Dir. Joel and Ethan Coen | ★★★★☆
"Squint! Squint into the grandeur!” a film director yells as George Clooney, in a swinging leather skirt and scabbard, peers earnestly into the camera. He looks ridiculous, but then who wouldn’t?
This image is the Coen brothers’ latest star-studded comedy in a nutshell, and thanks to their particular brand of low-key irony, it manages to be both a heartfelt tribute to the golden age of Hollywood and a gentle lampoon of its navel-gazing tendencies.
It follows a working week in the shoes of Eddie Mannix, an actor-slapping, fast-talking Hollywood fixer – a sort of PR man ahead of his time, crisis managing his way from film set to film set.
And the “stars” are just regular Joes like you and I, flailing their way through life, clinging on to the scant opportunities thrown their way. Scarlett Johansson’s character is a bombshell in the Monroe mould, sycophantically grinning her way through synchronised swimming sequences, but secretly scheming her way out of an illegitimate pregnancy. Alden Erienreich is a humble Southern ranger, plucked from obscurity but desperately trying to keep up appearances in a “serious” picture.
Meanwhile, Channing Tatum is a fruity tap dancer dogged by rumours about his sexuality, and George Clooney has been kidnapped by a cabal of communist screenwriters midway through filming Biblical epic Hail, Caesar! Mannix needs to hide all of this from Tilda Swinton, who plays twin gossip columnists that love nothing more than to slag each other off.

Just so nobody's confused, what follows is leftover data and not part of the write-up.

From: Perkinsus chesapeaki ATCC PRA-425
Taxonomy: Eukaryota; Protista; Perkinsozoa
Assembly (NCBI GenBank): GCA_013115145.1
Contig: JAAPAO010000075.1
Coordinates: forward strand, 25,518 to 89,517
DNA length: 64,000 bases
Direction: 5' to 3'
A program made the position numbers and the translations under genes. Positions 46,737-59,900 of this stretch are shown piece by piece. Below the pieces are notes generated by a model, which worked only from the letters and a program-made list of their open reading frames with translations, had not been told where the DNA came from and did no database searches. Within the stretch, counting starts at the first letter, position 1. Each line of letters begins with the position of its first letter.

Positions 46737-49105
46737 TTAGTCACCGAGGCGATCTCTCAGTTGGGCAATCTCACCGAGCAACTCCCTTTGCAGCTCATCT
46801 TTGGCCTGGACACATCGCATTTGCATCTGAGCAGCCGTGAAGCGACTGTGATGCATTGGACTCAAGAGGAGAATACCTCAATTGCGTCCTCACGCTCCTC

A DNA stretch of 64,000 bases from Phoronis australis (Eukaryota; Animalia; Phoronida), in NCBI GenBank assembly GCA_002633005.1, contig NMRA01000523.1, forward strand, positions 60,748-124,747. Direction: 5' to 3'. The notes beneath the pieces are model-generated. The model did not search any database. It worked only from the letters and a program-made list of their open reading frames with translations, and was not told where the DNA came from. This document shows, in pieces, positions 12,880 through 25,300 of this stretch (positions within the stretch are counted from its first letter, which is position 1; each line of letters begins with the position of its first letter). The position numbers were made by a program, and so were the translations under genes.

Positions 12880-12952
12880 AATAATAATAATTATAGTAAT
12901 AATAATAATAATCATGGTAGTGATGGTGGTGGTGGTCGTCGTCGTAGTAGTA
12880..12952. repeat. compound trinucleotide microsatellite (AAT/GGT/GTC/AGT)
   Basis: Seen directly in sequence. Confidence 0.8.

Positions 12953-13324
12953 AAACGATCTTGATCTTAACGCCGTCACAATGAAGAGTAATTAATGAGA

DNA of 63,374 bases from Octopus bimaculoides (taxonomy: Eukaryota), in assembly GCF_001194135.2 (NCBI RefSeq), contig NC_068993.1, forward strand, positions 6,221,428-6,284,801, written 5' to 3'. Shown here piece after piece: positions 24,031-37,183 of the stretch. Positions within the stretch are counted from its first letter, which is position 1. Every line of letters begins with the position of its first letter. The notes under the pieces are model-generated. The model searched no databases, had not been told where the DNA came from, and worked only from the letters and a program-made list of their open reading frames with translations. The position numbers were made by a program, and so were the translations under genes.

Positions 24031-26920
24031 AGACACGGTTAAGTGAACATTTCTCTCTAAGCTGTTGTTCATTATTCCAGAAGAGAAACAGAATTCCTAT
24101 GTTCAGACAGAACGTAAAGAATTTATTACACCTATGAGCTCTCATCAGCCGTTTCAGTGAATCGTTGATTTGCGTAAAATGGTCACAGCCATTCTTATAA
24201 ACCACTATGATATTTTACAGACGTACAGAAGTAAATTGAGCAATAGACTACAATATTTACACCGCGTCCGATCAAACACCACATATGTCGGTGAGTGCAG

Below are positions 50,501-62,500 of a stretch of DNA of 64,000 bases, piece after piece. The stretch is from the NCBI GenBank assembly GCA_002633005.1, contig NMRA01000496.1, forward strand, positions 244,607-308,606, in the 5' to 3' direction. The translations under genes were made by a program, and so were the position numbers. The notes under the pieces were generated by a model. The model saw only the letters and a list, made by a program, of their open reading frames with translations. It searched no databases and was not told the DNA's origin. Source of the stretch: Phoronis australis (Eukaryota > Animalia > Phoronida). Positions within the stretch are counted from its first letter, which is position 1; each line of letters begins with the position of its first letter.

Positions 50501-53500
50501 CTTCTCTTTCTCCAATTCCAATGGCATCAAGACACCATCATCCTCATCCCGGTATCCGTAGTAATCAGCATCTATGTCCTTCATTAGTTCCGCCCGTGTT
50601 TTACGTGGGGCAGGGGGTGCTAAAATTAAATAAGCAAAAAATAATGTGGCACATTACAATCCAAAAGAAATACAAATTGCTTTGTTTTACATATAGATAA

All have fabulous 50s film star names like Baird Whitlock and Hobie Doyle, but they play exaggerated versions of their current on-screen personas; Clooney is charming but impressionable, Johansson is a savvy femme fatale, and Ralph Fiennes – who steals the show as a thespy director – is a pretentious, theatrical bore.
These episodes unfold as a serious of riotous snapshots into the absurd and exasperating world of showbusiness and there are couple of truly outstanding set pieces, including Fiennes trying to teach Erienreich how to recite simple lines of dialogue, and Mannix’s attempt to sign off his Biblical movie without offending a round table of religious leaders.
It’s clear from the care that goes into recreating these faux westerns, epics, and musicals that the Coen brothers are completely besotted with the era. As a result some of the pastiches – namely Tatum’s dance number – are longer than they need to be and the humour is never particularly biting.
It never quite reaches the upper echelons of the best satire, but Hail, Caesar! is a witty love letter to Hollywood’s Golden Age and a winsome addition to the Coen catalogue.